Eggs, like some other foods, have gotten a bit of a bad rap over the years, with numerous findings reporting that eggs can be chiefly responsible for high levels of cholesterol. However, the truth of the matter is altogether different. In fact, not only is the cholesterol statement erroneous, eggs actually have many varied — and essential — benefits for your body.
Because the average large egg contains between 180 and 186 milligrams of cholesterol, just one immediately counts for over half of your recommended daily intake, the Huffington Post reports. However, it's a little more complicated than that: It turns out cholesterol is actually already being produced, in rather significant amounts, by your body – 1 to 2 grams each day on average. But when you consume foods that contain cholesterol, your body's production of the substance decreases to make up for it. You don't really add cholesterol to existing amounts, you're replacing one kind with another.
Authority Nutrition makes another excellent point: While cholesterol has negative connotations for obvious reasons, it is not a purely harmful molecule. Cholesterol is a vital part of the body, and is essential in creating testosterone, estrogen and cortisol. The website also reports a study where a group of individuals took to eating one to three whole eggs a day. For 70 percent of those people, eggs did not negatively affect cholesterol levels. For the remaining 30 percent, the issue was fairly benign as well: Eggs were found to change LDL cholesterol (the harmful variety) from small, dense molecules to larger ones, which made them a lot less of a threat. One damper on the good news, however: Eggs are found to cause an increased risk of heart disease in diabetics, Authority Nutrition says.
Now that we've dispelled most of the negative preconceptions about eggs, let's explore the advantages to their regular consumption:
Eggs are rich in several different types of nutrients, according to the Huffington Post: They're rich in vitamins A, D, E and B-12, as well as iron, folate, calcium, and omega-3 fatty acids, among others, all of which are extremely important.
Eggs provide the highest-quality protein, with a much higher rating than milk or beef. You'd need about 30 grams of meat to equate to a single egg, which is much less expensive.
Choline, a nutrient you don't frequently hear about, is nonetheless very important for the brain. It helps promote growth and memory function. Choline supplements are especially crucial for pregnant mothers, where most of the woman's choline supplies will be sent to her child and she will be left with a critically low amount. 90 percent of people are lacking in choline. Eggs contain plenty of this nutrient.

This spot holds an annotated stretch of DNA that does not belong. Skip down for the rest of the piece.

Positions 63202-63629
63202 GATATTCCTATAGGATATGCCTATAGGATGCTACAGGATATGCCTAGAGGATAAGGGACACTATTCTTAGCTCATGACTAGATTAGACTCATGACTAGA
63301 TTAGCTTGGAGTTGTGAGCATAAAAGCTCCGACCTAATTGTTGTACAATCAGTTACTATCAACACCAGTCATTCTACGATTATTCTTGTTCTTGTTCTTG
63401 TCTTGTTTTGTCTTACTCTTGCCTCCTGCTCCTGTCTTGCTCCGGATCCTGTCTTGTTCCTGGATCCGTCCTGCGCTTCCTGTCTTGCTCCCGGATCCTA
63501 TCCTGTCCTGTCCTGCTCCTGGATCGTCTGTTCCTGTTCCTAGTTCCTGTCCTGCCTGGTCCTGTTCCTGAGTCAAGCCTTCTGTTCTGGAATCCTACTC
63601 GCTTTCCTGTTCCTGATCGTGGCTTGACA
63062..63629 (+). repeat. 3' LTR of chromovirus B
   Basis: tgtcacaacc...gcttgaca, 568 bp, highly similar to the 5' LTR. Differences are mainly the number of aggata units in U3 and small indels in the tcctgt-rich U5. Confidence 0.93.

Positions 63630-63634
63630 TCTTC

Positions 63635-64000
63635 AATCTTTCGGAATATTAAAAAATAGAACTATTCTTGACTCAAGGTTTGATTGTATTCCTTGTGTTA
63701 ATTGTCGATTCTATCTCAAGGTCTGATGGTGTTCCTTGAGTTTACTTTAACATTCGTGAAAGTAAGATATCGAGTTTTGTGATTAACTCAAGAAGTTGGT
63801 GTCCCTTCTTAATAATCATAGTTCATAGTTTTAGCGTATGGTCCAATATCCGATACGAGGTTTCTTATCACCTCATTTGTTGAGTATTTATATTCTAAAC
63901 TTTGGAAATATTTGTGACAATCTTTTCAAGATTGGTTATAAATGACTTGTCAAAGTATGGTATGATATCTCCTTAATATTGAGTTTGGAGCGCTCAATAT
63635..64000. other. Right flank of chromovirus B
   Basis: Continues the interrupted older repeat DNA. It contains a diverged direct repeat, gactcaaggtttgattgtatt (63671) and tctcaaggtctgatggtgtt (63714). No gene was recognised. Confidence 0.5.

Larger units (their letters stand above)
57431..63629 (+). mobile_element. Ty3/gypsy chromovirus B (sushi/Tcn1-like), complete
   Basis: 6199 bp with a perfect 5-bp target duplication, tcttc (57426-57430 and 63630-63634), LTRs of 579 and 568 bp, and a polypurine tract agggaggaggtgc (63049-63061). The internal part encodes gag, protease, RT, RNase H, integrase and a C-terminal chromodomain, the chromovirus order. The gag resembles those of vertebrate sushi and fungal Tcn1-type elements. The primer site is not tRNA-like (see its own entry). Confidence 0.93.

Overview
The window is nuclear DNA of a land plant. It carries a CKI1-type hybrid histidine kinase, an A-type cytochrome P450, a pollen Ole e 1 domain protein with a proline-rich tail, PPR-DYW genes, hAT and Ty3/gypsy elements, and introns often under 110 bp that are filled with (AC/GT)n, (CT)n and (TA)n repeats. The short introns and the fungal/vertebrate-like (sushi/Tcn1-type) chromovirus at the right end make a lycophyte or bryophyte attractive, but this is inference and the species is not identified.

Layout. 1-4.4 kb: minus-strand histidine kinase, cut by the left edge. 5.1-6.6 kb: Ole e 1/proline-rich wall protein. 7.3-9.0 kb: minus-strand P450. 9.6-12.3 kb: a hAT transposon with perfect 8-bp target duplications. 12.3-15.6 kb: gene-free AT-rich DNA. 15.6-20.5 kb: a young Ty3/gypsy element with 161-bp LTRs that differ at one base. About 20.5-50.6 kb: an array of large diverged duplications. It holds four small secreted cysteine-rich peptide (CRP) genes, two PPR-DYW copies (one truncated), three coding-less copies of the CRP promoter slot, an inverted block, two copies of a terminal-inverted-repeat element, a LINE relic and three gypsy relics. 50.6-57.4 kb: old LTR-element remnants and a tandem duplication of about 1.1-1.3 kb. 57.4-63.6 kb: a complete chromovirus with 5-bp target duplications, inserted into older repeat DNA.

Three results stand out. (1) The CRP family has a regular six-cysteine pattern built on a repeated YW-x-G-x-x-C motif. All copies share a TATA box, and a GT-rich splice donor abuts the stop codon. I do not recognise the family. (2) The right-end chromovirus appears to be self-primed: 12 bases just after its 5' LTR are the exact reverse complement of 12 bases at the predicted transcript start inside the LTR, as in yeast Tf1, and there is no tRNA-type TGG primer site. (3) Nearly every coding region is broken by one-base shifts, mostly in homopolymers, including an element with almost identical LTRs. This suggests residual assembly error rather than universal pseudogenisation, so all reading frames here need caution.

Eggs are rich in lutein and zeaxanthin, antioxidants that gather in the eye region and protect your eyes from dangerous light wavelengths, as well as lower the risk of macular degeneration and cataracts.
5. Weight control
Eggs help with satiety, meaning they make you feel fuller than many other foods. People who start the day with some eggs in their breakfast feel much less hungry throughout the day, which allows them to take smaller meals.
6. Bones, hair and nails
The vitamin D and calcium mentioned previously are of great importance for the bones, helping them grow stronger. Eggs help prevent osteoporosis this way. In addition, the amino acids and minerals in eggs promote healthier hair and nails, the website says.
So should you eat three eggs a day? Authority Nutrition recommends it, saying the benefits are much stronger than the downsides. But "Today" reports such an intake in eggs can lead to carotid plaque buildup in the arteries, as well as an increased risk in heart attack and stroke due to the presence of trimethylamine N-oxide, a somewhat harmful chemical.
The Huffington Post suggests varying up your diet a bit, stating three eggs a day can be a bit much. However, there's clearly no reason not to enjoy more than one of these a day – especially if you prefer free-range eggs to the supermarket variety, which has been found to provide a lot less nutrients.
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